DARPA goes rugged with battlefield communications

Modern armies rely on battlefield communications and networking systems to maintain situational awareness. This is especially true for smaller units operating in rugged and remote areas where there is little or no infrastructure. The advent of unmanned vehicles and handheld devices designed to receive data from various reconnaissance assets overhead has also created an additional need to extend communications down to individual squads and soldiers operating at the very edges of military networks.

To meet these needs, the Defense Advanced Research Projects Agency has launched several related efforts designed to provide warfighters in remote areas with high-bandwidth communications. The goal of the Fixed Wireless at a Distance program is to develop mobile systems that provide cell tower-class performance without the fixed infrastructure.

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DARPA’s Mobile Hotspots program plans to develop and demonstrate a mobile millimeter-wave communications backbone with the capacity, range and scalability to link dismounted troops with forward operating bases, tactical operations centers, intelligence, surveillance and reconnaissance assets, and fixed communications infrastructure. The planned backbone should also provide end-to-end data delivery between wireless hotspots and from ISR platforms and command posts to hot spot users, DARPA officials said.

Current military communication systems have limited ability to support mobile, distributed operations in remote geographic areas because of small network sizes and the relatively short range of military radios.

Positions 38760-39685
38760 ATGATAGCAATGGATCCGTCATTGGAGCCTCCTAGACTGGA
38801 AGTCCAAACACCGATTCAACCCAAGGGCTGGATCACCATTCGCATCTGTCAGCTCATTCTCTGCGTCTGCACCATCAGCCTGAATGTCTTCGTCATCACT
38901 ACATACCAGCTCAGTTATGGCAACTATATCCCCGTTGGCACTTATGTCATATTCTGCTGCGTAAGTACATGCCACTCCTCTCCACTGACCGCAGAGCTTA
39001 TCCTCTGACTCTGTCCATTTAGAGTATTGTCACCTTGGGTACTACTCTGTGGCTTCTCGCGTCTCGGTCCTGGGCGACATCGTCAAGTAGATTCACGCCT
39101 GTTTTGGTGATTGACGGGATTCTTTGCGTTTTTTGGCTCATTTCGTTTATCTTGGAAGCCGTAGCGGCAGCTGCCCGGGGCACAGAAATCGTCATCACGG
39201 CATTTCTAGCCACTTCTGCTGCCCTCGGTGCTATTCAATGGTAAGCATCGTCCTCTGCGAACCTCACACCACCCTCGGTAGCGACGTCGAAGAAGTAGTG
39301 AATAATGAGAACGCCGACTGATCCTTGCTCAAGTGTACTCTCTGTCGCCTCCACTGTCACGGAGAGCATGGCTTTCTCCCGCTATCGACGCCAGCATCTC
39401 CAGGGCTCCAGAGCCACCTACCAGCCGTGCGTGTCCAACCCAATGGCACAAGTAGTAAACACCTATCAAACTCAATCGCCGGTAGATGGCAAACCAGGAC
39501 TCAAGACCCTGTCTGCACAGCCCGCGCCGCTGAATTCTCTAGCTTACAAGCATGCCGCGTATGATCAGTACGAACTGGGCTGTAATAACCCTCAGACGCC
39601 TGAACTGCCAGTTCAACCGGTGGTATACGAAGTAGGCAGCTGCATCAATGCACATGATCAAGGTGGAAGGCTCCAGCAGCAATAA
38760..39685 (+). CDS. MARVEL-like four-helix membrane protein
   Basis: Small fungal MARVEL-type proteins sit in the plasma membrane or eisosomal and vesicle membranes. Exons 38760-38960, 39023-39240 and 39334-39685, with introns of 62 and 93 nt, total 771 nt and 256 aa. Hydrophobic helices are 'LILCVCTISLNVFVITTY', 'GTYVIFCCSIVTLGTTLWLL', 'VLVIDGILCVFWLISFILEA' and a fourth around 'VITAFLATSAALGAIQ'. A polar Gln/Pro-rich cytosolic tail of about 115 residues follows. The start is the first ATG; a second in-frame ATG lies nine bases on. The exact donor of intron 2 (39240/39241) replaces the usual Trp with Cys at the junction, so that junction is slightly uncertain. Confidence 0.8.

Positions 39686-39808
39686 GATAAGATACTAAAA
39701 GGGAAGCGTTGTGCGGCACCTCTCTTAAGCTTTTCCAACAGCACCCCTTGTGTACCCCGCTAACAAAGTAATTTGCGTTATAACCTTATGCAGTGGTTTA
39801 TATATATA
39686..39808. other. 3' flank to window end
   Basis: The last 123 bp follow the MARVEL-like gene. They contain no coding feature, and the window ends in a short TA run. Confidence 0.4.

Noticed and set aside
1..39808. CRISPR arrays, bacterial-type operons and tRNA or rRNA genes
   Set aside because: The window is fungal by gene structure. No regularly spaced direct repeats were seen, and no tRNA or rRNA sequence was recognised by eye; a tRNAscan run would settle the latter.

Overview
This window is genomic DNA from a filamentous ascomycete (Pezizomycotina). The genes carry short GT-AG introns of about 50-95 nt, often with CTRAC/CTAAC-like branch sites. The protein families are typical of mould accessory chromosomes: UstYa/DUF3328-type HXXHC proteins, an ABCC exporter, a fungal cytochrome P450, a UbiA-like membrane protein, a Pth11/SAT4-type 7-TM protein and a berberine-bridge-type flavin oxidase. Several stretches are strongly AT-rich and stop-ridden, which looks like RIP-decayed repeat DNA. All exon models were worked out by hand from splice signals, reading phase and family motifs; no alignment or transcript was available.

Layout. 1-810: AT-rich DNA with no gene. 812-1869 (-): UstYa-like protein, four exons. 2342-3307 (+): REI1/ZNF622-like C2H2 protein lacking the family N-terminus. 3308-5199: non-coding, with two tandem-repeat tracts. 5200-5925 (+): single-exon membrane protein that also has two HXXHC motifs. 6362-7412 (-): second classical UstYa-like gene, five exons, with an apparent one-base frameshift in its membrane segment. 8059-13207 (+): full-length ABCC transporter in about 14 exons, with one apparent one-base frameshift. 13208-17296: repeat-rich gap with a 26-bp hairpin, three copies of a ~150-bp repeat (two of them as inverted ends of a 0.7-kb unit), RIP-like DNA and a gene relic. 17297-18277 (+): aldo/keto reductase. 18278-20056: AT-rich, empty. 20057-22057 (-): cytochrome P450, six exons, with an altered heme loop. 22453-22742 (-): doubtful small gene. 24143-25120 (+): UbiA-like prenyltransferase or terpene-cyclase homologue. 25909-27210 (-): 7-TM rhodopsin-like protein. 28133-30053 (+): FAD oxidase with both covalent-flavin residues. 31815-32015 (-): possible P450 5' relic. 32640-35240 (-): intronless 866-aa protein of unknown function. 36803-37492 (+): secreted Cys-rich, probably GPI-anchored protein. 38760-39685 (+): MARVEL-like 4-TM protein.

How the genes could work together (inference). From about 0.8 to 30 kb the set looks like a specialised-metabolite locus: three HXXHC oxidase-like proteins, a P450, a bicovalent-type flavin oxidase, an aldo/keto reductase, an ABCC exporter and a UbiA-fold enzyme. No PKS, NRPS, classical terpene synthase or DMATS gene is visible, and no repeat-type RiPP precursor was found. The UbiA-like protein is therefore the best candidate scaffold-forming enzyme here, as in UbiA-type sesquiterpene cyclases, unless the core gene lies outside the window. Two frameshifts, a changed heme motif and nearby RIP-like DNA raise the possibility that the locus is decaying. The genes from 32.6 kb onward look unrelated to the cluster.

The military uses mobile ad hoc networks to relay communications traffic and provide wireless links beyond the range of a single radio. But when a MANET grows, traffic is divided into the number of users on the network, and the service data rate delivered to an individual in a MANET drops to a small fraction of the radio capability, DARPA officials said. According to the agency, the scaling limitations of a MANET — typically tens to hundreds of users — are reached when the traffic that can be delivered to an individual becomes unacceptably low. Much larger networks will be required as operations become more distributed and higher numbers of autonomous sensors are deployed.

Service delivery is expected to support three types of client radio systems: enhanced range communication devices, legacy military radio systems and commercial communications systems (such as 3G/4G cellular and Wi-Fi) for operations in the vicinity of the forward operating base, DARPA officials said.

Communications and data connectivity will be provided by air, mobile and fixed platforms. Most of these assets will be integral to the deployed unit and provide a 1 gigabit/sec tactical backbone network that extends down to the smallest units, DARPA officials said. The program plans to develop advanced pointing, acquisition and tracking technologies to provide high connectivity to the mobile hot spots. PAT technology is a vital piece necessary to turn small unmanned aerial vehicles into flying nodes on the mobile high-speed backbone, agency officials said.

Although some advanced commercial systems can be modified for the program, a number of technical challenges remain to providing data to remote operating zones.

“Mobile hot spots will require the development of steerable antennas, efficient millimeter-wave power amplifiers, and dynamic networking to establish and maintain the mobile data backhaul network,” program manager Dick Ridgway said in a statement. “We anticipate using commercial radio protocols, such as Wi-Fi, WiMax or LTE [Long Term Evolution], as a cost-effective demonstration of the high-capacity backbone. However, the millimeter-wave mobile backbone developed during this program will be compatible with other military radios and protocols.”

The program also seeks novel technologies to increase the transmission power to provide adequate ranges within the small size, weight and power constraints required for company-level UAVs. The Broad Agency Announcement can be viewed here.

About the Author

Henry Kenyon is a contributing writer for Defense Systems.

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